Buying bulls online is the future of the beef industryAlthough bull selection started in earnest as the year ended, the actual purchases take awhile to complete.
By: Kris Ringwall, Agweek
Recently, the Dickinson (N.D.) Research Extension Center finished putting bulls in the pen for summer breeding. Although bull selection started in earnest as the year ended, the actual purchases take awhile to complete.
Bulls that are needed are not always affordable, and sometimes scheduling conflicts get in the way. Interestingly, of the last four bulls the Dickinson Research Extension Center purchased, three were purchased through the process of electronic bidding. In other words, the center was able to purchase available bulls by using a computer. No one needed to go to the sale.
The process started at the end of the year as the center evaluated production data and set expected progeny difference (EPD) goals for our new bulls. Once the acceptable ranges in EPD values were determined, the center utilized the Internet to locate potential herd sires that would meet those goals.
Once producer herds that were utilizing the desired sires had been identified, the individual producer’s information was obtained to find out which yearling bulls would be available for sale. Generally, the data for individual yearling bulls that were for sale also could be found on the Internet by utilizing the individual bull’s registration number or data provided by the seller.
The convenience offered by online bull sale catalogs and videos that can be downloaded, reviewed and potential bulls identified is a critical component of today’s bull marketing. Once determinations had been made, the center contacted the electronic bidding company, arranged for permission to bid and then waited for the sale.
As the bulls went through the ring, a click of the mouse and the bidding process was in play. Eventually, the center attained the bulls that were needed.
“You didn’t see the bull?”
That question is not rare in bull-buying circles these days. It begs for the evaluation of a bull by phenotype (appearance of the bull) versus genotype (genes of the bull).
That being said, what is interesting and worth a moment of reflection is the slowly evolving processes of purchasing bulls or replacement stock in general.
Although some producers would prefer that we stick to the beef business, it is not a practical approach in today’s ever-evolving agricultural enterprise. The competition is real from afar and from within.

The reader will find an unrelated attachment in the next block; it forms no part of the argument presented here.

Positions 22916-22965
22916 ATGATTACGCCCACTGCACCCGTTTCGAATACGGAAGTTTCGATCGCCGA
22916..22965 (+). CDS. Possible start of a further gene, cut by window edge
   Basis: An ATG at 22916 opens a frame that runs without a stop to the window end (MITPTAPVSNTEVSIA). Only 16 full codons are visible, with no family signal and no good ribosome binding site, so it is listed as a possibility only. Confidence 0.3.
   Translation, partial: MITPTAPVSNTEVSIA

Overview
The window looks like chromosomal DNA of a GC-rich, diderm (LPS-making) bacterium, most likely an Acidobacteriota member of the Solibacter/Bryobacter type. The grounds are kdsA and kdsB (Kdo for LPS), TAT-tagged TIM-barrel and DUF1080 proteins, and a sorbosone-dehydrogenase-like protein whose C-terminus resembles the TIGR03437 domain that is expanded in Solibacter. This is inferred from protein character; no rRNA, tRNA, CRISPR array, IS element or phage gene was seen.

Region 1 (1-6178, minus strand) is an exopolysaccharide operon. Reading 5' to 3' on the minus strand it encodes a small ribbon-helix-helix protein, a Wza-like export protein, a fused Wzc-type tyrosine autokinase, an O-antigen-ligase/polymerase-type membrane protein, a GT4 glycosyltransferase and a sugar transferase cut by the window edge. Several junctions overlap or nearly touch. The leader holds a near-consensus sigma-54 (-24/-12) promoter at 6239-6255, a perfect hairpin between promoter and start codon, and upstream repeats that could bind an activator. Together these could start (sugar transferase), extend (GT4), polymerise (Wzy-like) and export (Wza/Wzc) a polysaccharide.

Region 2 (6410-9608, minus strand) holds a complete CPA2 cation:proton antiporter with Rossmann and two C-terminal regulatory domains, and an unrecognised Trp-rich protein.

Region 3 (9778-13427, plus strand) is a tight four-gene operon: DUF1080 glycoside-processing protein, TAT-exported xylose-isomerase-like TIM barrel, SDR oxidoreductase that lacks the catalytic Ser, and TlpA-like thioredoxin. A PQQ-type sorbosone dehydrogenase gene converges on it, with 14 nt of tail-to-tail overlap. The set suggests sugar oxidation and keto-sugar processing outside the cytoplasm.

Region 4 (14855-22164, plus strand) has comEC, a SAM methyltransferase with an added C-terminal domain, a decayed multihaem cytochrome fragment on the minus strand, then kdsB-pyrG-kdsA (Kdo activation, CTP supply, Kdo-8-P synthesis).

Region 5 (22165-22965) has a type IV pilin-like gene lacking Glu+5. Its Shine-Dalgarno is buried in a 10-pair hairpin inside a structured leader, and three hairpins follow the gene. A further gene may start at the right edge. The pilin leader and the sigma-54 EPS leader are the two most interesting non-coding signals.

Historically, most farms and ranches are familiar with the spring shipment of chicks. Even if one frowns a bit at the mention of fowl, the point is that most farms and ranches have or had poultry for eggs and meat. Diversity seemed to be a good thing, and mom’s fried chicken certainly was worth the allocation of some table space.
Today, oodles of chicks are shipped nationwide to expectant farms and ranches to meet the demand for home-raised fowl. These chicks are ordered sight unseen and arrive with all expectations met.
Interestingly, the backyard producer and the commercial producer have access to the same chicks. These are chicks that perform according to specifications determined by the parental lines that are used to make the offspring.
Even in the swine business, although the box is bigger, replacement stock arrives by truck and is ordered just like poultry. The replacement gilt or boar comes from predesigned specifications through specific maternal and parental breeding lines. These lines are designed to maximize hybrid vigor and the specific genetic traits needed to meet end-product demand.
The dairy business is more like the swine business than the beef business.
Oftentimes, replacement heifers are purchased with specific desired genetics in mind and mated through artificial insemination to data-intense sires. Dairy sires have progeny throughout the dairy world, and this data is retrieved, analyzed and utilized to produce the next generation of dairy cattle.
If one was to leave the livestock industry and temporarily glance at the grain business, one also would ascertain quickly the magnitude of genetics. The seed or germ plasm for the multitude of crops to be planted this spring is purchased primarily from genetic seed companies. The business is regulated and critical to this country’s capacity to produce essential food crops.
Returning to the beef business, the expectation of buying bulls by the EPD numbers is very real, along with the expectation that the seller screens the bulls to meet the buyer’s satisfaction.
It is a changing world.
Editor’s note: Ringwall is a North Dakota State University Extension Service livestock specialist and the Dickinson Research Extension Center director.